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Breaking Free from Honda’s Data Surveillance

Breaking Free from Honda’s Data Surveillance

May 8, 2024

Breaking Free from Honda’s Data Surveillance

The modern automobile is often equipped with a range of technology that not only enhances the driving experience but also collects a vast amount of data from users. This has raised significant privacy concerns. The Mozilla Foundation has labeled cars as "surveillance machines on wheels," with a report indicating that all 25 car brands they reviewed failed to offer adequate privacy protections.

Extent of Data Collection

Automobiles today are equipped with an array of sensors, microphones, and cameras. These devices collect extensive data that far exceeds what is necessary for vehicle operation. The data scope can include personal details such as sex life, biometric data, demographic information, race, sexual orientation, and gender. Misha Rykov, a research associate at the Mozilla Foundation, has expressed concerns over the potential for cars to collect such sensitive information.

Implications of Data Sharing

The collected data has various uses, some of which can have adverse consequences for the car owner. For instance, driving habits can be shared with insurance companies, leading to increased premiums. Law enforcement agencies can access this data without the owner's knowledge. Additionally, there is the potential for abuse, such as the tracking of an individual's whereabouts by a domestic abuser.

Challenges in Data Management

Turning off data collection is not a straightforward process. Users often find it difficult to navigate the complex settings and legal terms involved in managing their data preferences. For example, a new Honda owner reported receiving a notification about data sharing being active and the difficulty in turning it off, a process that took a month to resolve. Even after successfully disabling data sharing, the persistent notification on the car's screen serves as a "dark pattern," subtly encouraging the reactivation of data collection.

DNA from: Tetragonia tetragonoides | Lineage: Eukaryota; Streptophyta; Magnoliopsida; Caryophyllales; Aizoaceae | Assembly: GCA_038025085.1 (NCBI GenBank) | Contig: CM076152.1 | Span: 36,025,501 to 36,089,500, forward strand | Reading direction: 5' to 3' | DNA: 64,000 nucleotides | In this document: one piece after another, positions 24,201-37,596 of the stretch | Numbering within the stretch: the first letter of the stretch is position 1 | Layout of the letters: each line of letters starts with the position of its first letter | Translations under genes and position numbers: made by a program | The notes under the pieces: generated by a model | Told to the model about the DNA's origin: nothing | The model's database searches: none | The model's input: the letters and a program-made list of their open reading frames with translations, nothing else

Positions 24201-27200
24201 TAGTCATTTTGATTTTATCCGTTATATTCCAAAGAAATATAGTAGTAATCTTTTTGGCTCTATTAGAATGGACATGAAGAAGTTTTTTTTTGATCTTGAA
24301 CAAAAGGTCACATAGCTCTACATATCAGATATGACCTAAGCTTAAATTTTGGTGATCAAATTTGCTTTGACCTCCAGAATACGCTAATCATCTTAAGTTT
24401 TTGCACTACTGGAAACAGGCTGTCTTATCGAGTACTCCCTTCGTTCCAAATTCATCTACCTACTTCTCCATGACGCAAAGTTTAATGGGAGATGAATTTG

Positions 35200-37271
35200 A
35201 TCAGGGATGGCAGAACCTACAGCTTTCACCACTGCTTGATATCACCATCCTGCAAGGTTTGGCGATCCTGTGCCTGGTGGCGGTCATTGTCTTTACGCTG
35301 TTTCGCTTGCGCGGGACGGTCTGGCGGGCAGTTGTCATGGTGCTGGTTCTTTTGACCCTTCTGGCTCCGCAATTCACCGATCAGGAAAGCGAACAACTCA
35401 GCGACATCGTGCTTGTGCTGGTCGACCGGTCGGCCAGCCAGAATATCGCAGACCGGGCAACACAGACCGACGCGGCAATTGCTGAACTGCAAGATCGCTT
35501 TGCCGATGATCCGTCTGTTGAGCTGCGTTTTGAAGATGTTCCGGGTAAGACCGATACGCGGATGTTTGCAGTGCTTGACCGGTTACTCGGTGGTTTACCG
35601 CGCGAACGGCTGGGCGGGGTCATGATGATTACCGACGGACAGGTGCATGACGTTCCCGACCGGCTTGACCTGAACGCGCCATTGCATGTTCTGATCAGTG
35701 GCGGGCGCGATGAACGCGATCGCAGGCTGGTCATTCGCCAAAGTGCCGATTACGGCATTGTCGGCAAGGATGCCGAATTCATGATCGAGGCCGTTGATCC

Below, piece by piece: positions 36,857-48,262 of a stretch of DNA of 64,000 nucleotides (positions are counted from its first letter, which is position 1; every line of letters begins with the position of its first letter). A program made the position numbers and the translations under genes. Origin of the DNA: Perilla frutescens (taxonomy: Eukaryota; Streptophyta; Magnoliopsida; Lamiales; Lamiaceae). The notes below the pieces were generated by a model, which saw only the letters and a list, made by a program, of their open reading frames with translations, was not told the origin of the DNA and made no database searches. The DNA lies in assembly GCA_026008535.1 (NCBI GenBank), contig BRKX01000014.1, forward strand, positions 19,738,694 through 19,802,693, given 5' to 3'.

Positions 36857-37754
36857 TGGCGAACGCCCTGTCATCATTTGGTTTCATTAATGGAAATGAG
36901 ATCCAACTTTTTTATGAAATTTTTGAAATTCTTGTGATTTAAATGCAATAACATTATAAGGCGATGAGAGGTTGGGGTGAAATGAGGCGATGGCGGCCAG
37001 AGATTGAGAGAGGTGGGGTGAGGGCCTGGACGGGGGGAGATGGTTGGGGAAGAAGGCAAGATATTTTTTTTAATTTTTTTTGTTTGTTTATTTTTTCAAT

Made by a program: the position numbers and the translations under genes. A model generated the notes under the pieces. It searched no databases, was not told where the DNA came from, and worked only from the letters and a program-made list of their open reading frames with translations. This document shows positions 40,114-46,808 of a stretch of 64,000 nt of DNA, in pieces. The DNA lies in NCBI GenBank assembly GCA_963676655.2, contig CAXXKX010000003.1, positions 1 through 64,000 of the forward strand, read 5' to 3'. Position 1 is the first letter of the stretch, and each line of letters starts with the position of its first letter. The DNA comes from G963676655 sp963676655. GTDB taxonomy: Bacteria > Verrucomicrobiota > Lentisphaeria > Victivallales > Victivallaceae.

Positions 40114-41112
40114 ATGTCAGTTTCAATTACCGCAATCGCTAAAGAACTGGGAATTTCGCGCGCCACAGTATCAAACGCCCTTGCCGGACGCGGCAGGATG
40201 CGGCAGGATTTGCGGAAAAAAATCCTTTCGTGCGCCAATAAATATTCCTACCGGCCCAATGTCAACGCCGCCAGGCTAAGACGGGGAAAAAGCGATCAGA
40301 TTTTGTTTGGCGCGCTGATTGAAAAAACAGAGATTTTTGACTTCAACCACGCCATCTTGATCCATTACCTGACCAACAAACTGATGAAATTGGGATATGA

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Access to Collected Data

Car owners may face challenges in accessing the data collected from their vehicles. A Honda owner's experience highlights the obstacles in viewing or deleting their car's tracked data, with Honda's customer service expressing unfamiliarity with such requests. The issue is compounded by the fact that only residents of certain states have the legal right to access this information.

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Industry Response and Legislation

The Electronic Frontier Foundation (EFF) has likened the current state of car data collection to the early days of smartphones and Internet of Things devices, which faced similar privacy issues. Although there has been some progress, such as state and federal legislation aimed at protecting privacy, the problem persists. US Senator Ed Markey's inquiries into car companies' data practices have not yielded transparent responses, leading to a request for the FCC to investigate the issue further.


The collection and management of data by modern cars have become a privacy concern for consumers. The difficulty in managing data preferences, accessing collected data, and the opaque practices of car manufacturers highlight the need for increased transparency and consumer protection in this area.

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